The Chicago Teachers Union (CTU) followed through on their earlier threats and went on strike on Thursday, forcing the cancellation of all classes for the 361,000 K-12 students who attend Chicago Public Schools (CPS).
“CTU has told us they are moving forward with a strike, which means classes will not be in session tomorrow,” CPS said in a tweet sent out late Wednesday:
CTU has told us they are moving forward with a strike, which means classes will not be in session tomorrow.
— ChicagoPublicSchools (@ChiPubSchools) October 16, 2019
The Chicago Tribune provided this description of the day’s events:
The Chicago Teachers Union is on strike and negotiations will continue Friday after a day of marches and negotiations failed to produce a deal. Earlier in the day, a city source expressed optimism about reaching a deal as talks renewed. During a break in negotiations, CTU President Jesse Sharkey said bargaining had been productive, but that it was highly unlikely a deal would be reached by the end of the day. CTU Vice President Stacy Davis Gates confirmed Thursday night that the strike will continue and school officials said Friday classes are canceled.
The union, which has been fighting to gain more influence over the direction of the school system, has rejected the city’s offer of 16% base-pay raises over five years, asking instead for 15% over three years. But while state law mostly restricts teachers to striking over pay and compensation issues, union leaders have highlighted demands related to staffing, class sizes and prep time. They want nurses, social workers and librarians in every school, and more special education classroom assistants and case managers — and they want all those items in their contract.
“Thursday was the first day of the Chicago Teachers Union strike, and thousands of teachers marched through the Loop after a rally outside of Chicago Public Schools headquarters, ” WGN reported:
About 25,000 Chicago Public School teachers hit the picket line at 6:30 a.m. after rejecting the district’s contract proposal Wednesday evening. This is the first time CPS teachers have gone on strike since 2012. Chicago is the nation’s third largest school district.
Chicago Teachers Union President Jesse Sharkey joined teachers picketing outside Helen Peirce International Studies school, where he said every kindergarten class has at least 30 students. He said there’s “pent-up frustration” among union members about conditions in the schools, and the union wants some of those longstanding issues addressed in their next contract.
Rebecca Garelli, a former CTU member who moved to Arizona and helped organize the #RedforEd movement that launched there in March 2018, tweeted on Wednesday about the role CTU has played in inspiring the growing national teachers union organizing effort:
MUST READ! On the eve of another momentous strike, we all must remember the significant & influential impact the Chicago Teachers Union has had on education activists, including myself, nationwide. Time for the strike wave to come home-Solidarity!✊️https://t.co/Jvj2PEWYcy https://t.co/J6qH6YaABu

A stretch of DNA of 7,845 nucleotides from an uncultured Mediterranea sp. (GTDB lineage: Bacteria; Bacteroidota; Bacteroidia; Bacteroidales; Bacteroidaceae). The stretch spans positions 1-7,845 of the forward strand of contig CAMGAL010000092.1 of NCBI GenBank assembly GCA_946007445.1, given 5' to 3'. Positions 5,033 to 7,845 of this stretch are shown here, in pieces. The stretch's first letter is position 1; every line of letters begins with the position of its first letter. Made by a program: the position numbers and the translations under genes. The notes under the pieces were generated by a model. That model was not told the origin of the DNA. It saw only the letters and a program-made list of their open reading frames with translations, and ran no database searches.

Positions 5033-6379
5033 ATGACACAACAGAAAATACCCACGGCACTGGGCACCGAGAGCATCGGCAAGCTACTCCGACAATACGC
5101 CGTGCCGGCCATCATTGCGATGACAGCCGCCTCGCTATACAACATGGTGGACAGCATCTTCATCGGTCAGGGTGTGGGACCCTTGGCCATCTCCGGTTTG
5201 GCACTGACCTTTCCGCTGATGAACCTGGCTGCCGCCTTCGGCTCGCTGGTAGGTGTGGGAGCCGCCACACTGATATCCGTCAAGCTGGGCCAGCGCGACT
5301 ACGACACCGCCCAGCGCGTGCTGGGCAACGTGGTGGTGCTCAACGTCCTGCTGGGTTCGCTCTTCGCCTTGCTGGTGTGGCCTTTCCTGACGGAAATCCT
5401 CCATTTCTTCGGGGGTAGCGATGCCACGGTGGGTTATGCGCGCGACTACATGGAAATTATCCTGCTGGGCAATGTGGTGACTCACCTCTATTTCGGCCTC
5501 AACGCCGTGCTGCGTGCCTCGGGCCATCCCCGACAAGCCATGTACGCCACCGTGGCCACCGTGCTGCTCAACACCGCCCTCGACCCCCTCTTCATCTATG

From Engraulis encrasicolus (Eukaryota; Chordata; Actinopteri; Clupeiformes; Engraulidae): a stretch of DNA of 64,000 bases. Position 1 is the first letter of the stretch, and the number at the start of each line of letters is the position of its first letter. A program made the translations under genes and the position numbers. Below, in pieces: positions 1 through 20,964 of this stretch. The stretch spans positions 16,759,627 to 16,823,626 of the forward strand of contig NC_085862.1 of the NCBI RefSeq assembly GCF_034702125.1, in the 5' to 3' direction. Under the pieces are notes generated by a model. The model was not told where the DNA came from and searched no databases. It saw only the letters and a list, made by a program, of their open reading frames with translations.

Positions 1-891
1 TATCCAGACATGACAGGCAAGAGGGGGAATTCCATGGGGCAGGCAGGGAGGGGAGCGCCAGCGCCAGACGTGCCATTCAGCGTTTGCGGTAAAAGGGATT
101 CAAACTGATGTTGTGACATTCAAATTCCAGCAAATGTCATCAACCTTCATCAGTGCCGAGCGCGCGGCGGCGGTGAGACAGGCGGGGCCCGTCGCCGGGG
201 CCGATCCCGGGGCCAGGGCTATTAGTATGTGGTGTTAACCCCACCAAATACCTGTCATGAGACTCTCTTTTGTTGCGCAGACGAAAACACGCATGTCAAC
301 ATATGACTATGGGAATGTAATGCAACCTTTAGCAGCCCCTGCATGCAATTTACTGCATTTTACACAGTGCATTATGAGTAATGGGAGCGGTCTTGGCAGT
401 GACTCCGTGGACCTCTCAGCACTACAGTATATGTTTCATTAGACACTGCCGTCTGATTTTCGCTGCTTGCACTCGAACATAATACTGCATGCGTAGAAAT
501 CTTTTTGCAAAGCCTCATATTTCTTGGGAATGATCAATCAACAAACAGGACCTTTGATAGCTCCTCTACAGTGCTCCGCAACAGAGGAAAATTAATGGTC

— Rebecca Garelli (@RebeccaGarelli) October 17, 2019
As Breitbart News reported in February:
A well-funded and subversive leftist movement of teachers in the United States threatens to tilt the political balance nationwide in the direction of Democrats across the country as Republicans barely hang on in key states that they need to hold for President Donald Trump to win re-election and for Republicans to have a shot at retaking the House and holding onto their Senate majority.
This teachers union effort, called #RedforEd, has its roots in the very same socialism that President Trump vowed in his 2019 State of the Union address to stop, and it began in its current form in early 2018 in a far-flung corner of the country before spreading nationally. Its stated goals–higher teacher pay and better education conditions–are overshadowed by a more malevolent political agenda: a leftist Democrat uprising designed to flip purple or red states to blue, using the might of a significant part of the education system as its lever.
Lost in the power struggle between the CTU and CPS over teacher pay, class sizes, more non-teaching personnel, and other issues, is the quality of education delivered to students attending CPS. According to the most recent nationalized test, the performance of CPS students continues to be well below national averages, as Breitbart News reported in August:
“Its students’ test scores in grades three through eight are generally one-half to one-and-a-half grade levels below the national average,” a study conducted by the Stanford University Center for Education Policy Analysis, published in 2017, concluded.
“Chicago students fared slightly worse on this year’s PARCC standardized exam than in 2017, even as scores statewide remained flat,” Chalkbeat reported last year:
Across the state, nearly 37 percent of students in grades 3 through 8 scored proficient or higher in reading. In Chicago, that figure was nearly 10 percentage points lower: 27.4 percent. Last year, that figure was 28.5 percent.
And in math, 22.4 percent of Chicago students scored proficient or better, compared with 31.5 percent of students statewide. Last year, 23.7 percent of Chicago students met the state’s standards.
“The state [of Illinois] uses PARCC scores when it grades schools. On this year’s ratings, also released Tuesday, nearly half of Chicago schools received the two lowest grades, compared with 20 percent of schools statewide,” Chalkbeat noted.
Late Thursday, CPS announced that “CTU has told us they will continue their strike, which means classes will not be in session tomorrow, 10/18.”